The Spirit Of Discovery By Sea: Book The Third.

A poem by William Lisle Bowles

My heart has sighed in secret, when I thought
That the dark tide of time might one day close,
England, o'er thee, as long since it has closed
On Egypt and on Tyre: that ages hence,
From the Pacific's billowy loneliness,
Whose tract thy daring search revealed, some isle
Might rise in green-haired beauty eminent,
And like a goddess, glittering from the deep,
Hereafter sway the sceptre of domain
From pole to pole; and such as now thou art,
Perhaps NEW-HOLLAND be. For who shall say
That made the world, hath purposed! Thoughts like these,
Though visionary, rise; and sometimes move
A moment's sadness, when I think of thee,
My country, of thy greatness, and thy name,
Among the nations; and thy character,
Though some few spots be on thy flowing robe,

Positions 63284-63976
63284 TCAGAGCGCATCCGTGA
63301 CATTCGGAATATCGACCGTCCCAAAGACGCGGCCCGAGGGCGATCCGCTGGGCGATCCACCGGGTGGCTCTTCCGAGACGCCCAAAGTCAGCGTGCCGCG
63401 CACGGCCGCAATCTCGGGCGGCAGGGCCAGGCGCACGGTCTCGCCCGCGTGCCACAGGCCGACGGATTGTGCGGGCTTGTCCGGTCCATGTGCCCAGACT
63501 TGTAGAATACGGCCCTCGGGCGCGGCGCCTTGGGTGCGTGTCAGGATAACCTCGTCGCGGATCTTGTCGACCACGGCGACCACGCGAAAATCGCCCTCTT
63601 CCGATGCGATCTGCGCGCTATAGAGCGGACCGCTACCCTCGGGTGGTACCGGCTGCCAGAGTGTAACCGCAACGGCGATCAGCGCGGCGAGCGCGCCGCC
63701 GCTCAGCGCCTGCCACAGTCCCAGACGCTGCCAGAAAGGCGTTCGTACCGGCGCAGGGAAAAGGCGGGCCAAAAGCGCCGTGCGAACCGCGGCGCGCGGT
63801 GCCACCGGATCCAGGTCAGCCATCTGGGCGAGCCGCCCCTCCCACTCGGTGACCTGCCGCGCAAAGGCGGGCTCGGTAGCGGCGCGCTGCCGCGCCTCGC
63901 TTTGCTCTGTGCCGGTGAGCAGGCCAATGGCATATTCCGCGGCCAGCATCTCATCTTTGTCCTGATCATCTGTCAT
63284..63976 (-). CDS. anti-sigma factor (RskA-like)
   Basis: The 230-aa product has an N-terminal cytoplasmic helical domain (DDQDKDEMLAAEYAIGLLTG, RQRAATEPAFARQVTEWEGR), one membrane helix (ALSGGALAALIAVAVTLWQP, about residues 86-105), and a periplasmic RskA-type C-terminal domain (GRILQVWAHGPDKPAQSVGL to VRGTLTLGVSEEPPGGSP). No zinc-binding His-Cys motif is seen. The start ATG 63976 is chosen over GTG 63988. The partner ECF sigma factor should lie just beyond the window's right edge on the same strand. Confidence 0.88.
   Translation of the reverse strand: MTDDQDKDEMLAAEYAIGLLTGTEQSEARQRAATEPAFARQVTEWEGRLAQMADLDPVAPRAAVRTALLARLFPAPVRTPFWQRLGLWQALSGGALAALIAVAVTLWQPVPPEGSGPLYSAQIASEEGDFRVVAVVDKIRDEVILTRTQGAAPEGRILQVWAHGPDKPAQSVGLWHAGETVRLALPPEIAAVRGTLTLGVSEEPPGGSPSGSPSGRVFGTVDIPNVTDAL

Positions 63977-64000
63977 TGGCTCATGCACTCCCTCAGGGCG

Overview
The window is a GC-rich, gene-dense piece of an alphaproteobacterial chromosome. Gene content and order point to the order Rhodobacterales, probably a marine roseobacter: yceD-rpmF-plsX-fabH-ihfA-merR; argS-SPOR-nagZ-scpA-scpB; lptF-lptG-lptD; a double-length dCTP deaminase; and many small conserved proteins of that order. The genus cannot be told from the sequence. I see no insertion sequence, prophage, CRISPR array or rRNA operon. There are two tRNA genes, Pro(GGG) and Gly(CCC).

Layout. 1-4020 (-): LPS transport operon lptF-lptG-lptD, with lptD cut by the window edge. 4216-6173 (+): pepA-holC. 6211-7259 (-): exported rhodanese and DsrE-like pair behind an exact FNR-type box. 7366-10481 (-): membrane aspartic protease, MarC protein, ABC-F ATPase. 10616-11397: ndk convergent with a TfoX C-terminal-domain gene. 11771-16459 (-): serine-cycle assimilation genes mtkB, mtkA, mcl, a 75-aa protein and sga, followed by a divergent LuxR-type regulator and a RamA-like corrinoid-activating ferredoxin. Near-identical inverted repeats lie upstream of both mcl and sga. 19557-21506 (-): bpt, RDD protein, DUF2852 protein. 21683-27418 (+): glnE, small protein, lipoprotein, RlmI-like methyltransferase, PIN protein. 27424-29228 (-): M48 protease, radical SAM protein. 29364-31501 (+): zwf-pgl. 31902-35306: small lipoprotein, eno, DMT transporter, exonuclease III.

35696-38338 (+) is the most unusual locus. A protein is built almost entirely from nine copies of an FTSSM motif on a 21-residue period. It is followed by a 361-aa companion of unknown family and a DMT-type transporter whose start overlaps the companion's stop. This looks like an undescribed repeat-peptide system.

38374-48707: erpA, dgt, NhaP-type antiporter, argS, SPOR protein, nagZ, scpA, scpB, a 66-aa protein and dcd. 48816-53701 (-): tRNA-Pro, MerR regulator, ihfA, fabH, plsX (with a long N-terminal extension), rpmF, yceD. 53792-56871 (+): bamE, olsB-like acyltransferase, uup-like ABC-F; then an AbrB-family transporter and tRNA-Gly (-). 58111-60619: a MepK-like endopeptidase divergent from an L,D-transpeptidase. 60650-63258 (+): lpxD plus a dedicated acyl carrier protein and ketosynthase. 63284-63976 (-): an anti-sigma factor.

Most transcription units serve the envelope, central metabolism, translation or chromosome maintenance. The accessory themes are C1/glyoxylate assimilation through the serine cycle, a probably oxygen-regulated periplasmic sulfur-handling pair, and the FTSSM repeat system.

Of loveliest beauty: I have never passed
Through thy green hamlets on a summer's morn,
Nor heard thy sweet bells ring, nor seen the youths
And smiling maidens of thy villages,
Gay in their Sunday tire, but I have said,
With passing tenderness, Live, happy land,
Where the poor peasant feels his shed, though small,
An independence and a pride, that fill
His honest heart with joy, joy such as they
Who crowd the mart of men may never feel!
Such, England, is thy boast. When I have heard
The roar of ocean bursting 'round thy rocks,
Or seen a thousand thronging masts aspire,
Far as the eye could reach, from every port
Of every nation, streaming with their flags
O'er the still mirror of the conscious Thames,
Yes, I have felt a proud emotion swell
That I was British-born; that I had lived
A witness of thy glory, my most loved
And honoured country; and a silent prayer
Would rise to Heaven, that Fame and Peace, and Love
And Liberty, might walk thy vales, and sing
Their holy hymns, while thy brave arm repelled
Hostility, even as thy guardian cliffs
Repel the dash of that dread element
Which calls me, lingering on the banks of Thames,
On to my destined voyage, by the shores
Of Asia, and the wreck of cities old,
Ere yet we burst into the wilder deep
With Gama; or the huge Atlantic waste
With bold Columbus stem; or view the bounds
Of field-ice, stretching to the southern pole,